Self Regional Healthcare and hospitals across South Carolina support the Dec. 9, 2005 law that allows law enforcement officers to stop a driver for not wearing a safety belt or not securing a child in a restraint seat. The previous law did not include primary enforcement, meaning officers could stop and ticket a motorist only if the motorist had committed another traffic offense.
Some people choose to violate the law for various reasons. Many violators say seat belt usage should be a personal decision. They argue that not buckling up only affects the person who chooses not to wear a seat belt.
People who violate the law are subject to a $25 fine, but that is a small price to pay compared to the pain and suffering of those who lose a loved one in a wreck involving someone not wearing a safety belt.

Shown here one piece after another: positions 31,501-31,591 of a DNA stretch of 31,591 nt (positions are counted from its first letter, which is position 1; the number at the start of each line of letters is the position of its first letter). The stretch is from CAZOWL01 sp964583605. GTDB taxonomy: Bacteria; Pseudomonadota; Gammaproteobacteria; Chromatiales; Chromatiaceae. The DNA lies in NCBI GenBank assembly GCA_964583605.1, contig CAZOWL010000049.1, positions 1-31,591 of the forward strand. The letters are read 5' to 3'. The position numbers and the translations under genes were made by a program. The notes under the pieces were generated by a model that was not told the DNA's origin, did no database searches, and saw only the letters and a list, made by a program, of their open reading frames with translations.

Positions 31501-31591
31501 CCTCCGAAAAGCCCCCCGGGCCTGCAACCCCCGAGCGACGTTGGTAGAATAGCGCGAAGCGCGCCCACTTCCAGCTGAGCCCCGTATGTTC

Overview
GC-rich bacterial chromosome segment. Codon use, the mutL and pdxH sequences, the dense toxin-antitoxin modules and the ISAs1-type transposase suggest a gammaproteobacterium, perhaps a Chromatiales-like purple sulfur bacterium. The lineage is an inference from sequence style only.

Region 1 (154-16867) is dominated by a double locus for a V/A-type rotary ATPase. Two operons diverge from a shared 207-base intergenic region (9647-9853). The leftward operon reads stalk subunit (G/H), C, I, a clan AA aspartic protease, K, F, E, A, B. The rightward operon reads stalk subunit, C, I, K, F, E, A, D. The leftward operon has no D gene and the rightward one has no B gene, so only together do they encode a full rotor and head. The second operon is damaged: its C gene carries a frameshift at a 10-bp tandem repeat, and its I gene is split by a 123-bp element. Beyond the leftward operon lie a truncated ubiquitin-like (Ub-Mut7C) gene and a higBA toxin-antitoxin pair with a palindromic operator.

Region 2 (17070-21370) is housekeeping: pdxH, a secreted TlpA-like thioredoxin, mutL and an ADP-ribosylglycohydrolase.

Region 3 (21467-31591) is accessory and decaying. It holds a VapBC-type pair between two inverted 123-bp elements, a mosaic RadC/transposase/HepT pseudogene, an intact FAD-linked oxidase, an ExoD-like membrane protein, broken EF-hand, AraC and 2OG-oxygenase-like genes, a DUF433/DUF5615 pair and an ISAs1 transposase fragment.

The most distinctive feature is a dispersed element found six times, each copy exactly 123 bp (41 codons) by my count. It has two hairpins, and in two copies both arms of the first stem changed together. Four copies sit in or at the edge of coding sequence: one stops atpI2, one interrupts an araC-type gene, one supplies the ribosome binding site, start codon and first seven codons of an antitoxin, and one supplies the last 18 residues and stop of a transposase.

Studies regularly show that the rate of deaths is much higher in wrecks when people are not wearing seat belts. A study by the National Safety Council shows that only 26 percent of young people ages 16-24 killed in wrecks from 1998-2002 were wearing seat belts.